'After the Bath'. Netsuke
Japan, late 18th-early 19th century
3 3/4 x 1 1/4 x 1 in. (9.5 x 3.1 x 2.5 cm)
Raymond and Frances Bushell Collection (AC1998.249.59). LACMA
Tobacco-pouch; kagami netsuke; ojime; kanamono; inner plate with Fujiwara no Kamatari recovering his jewel from the Dragon King of the Sea
Japanese, Edo period–Meiji era, mid to late 19th century (before 1889)
Tomoyoshi, Japanese. MFA
A Sashi Style Stag Antler Netsuke
Signed Sessai [Hokkyo Sessai (1820-1879)]
Of an intricately detailed skeleton, the bone structure clearly defined
Case (Inrô 印籠) with Design of Lute and Maple Leaves
Period: Edo period (1615–1868) Date: 19th century
Medium: Case: powdered gold (maki-e), colored and black lacquer, and gold leaf on lightly grooved wood; Fastener (ojime): glass; Toggle (netsuke): gold and colored lacquer on black lacquer with design of tobacco leaves in mother-of-pearl inlay
Sambaso Dancer, by Hojitsu (Japanese ?-1871), approx. 1800-1900. Netsuke; Ivory. The Avery Brundage Collection, B70Y621
Description via: asianart.org ”Sanbaso is a Kyogen character appearing in the auspicious New Year’s Noh play, Okina, who dances to bring about fertile harvests and safety for home and family. The crane and young pine motifs on the actor’ s robe are typical of this role and bespeak good future.”
Inro with mother-of-pearl inlay. 18th or early 19th century, Japan
Époque Edo (1603-1868)
bois, laque, nacre, or
(C) RMN-Grand Palais (musée Guimet, Paris) / Thierry Ollivier
Section Japon du musée Guimet
Seven-case inro with autumn landscape design, made in Japan in the mid-kate 18th century (source).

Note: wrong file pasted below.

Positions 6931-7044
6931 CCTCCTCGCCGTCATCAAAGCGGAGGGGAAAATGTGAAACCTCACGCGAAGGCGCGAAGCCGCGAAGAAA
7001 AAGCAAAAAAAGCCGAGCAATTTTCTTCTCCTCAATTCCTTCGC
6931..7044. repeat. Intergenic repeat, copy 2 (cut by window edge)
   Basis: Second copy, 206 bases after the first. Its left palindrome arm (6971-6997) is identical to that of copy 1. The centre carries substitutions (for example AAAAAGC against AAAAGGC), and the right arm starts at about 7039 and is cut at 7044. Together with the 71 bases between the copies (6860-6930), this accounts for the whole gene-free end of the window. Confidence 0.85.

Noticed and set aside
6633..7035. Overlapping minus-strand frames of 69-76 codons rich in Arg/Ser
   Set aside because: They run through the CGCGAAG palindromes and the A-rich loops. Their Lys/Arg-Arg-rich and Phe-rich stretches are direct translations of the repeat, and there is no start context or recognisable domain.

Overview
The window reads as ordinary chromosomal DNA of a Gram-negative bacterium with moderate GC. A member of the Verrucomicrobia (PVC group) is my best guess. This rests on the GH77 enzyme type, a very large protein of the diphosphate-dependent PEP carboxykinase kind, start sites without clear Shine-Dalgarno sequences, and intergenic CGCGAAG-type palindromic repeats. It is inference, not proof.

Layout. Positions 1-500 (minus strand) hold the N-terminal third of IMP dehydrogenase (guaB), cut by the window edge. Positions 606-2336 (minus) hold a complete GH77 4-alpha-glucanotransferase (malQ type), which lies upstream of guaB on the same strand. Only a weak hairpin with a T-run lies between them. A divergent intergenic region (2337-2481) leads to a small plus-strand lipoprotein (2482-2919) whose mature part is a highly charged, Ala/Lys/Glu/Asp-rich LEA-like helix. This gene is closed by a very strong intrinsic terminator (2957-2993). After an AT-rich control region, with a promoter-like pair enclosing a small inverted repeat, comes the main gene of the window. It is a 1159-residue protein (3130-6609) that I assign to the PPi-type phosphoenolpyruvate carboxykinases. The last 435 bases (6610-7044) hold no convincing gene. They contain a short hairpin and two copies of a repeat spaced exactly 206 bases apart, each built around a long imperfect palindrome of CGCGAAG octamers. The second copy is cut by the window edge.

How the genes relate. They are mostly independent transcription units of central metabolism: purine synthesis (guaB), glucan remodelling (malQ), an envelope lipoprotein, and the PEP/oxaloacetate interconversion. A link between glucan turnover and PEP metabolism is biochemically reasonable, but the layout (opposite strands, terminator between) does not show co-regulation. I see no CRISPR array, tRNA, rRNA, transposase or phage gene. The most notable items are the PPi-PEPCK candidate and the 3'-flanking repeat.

JAPANESE CARVED IVORY NETSUKE
Meiji Period (1868-1912). Of a human skull, surmounted by a coiled snake.
Height 1 3/4 inches.
See video here
Ashinaga (long legs) and Tenaga (long arms) catching a fish. Nestuke (miniature sculpture), 18-19th century, Japan. The WaltersArt Museum
Netsuke were carved from all sorts of material, including ivory, sea shells, rock, and wood. The frog (12 x 3 cm), shown in the image, was carved by Kokusai in the nineteenth century, from a piece of stag antler. The himotoshi, or cord channel, through which the cord suspending the sagemono would pass, is clearly visible between the frog’s front feet. Text and image via the Psych Dept, University of Alberta, Canada
Five-case inro with hawk, ho-o, and plum design, made in Japan in the mid-late 19th century (source).
The supernatural served as a popular source of inspiration in netsuke art. Traditionally, the Japanese loved ghost stories. Their mythologies and legends are filled with tales of ghosts and spirits. Ghosts are often depicted with long hair, flowing clothes, beckoning hands, and bodies trailing away in mists. The image shows a beautifully carved netsuke of a woman’s ghost (9.5 x 2.5 cm) carved of box wood by an unknown artist in the nineteenth century. Japan. Text and image via the Psych Dept, University of Alberta, Canada
As an artwork, netsuke are unique to Japan where, from the seventeenth through nineteenth centuries, they were worn as a part of the traditional Japanese clothing, the kimono. Because kimono have no pockets, small objects were carried in boxes, called sagemono (literally, “hanging object”). Sagemono took many forms: inro were lacquered cases for cosmetics, medicines, or seals, kinchaku were money cases, and tabako-ire were tobacco cases. The sagemono were suspended from a cord passed behind the obi, the sash holding the kimono closed. The netsuke served as the counterweight, attached to the other end of the cord, thereby preventing the sagemono from falling through the obi. The sagemono in the image is an inro made by the famous seventeenth century lacquer artist Ritsuou. Japanese lacquer work is unique in Asia, involving the sprinkling of gold and silver powder onto the surface. Lacquer art was extremely difficult; one inro could take years to be completed. The inro on the left (11 x 8 cm) displays a falcon tied to a perch shaped as a demon’s head. Text and image via Psych Dept, University of Alberta, Canada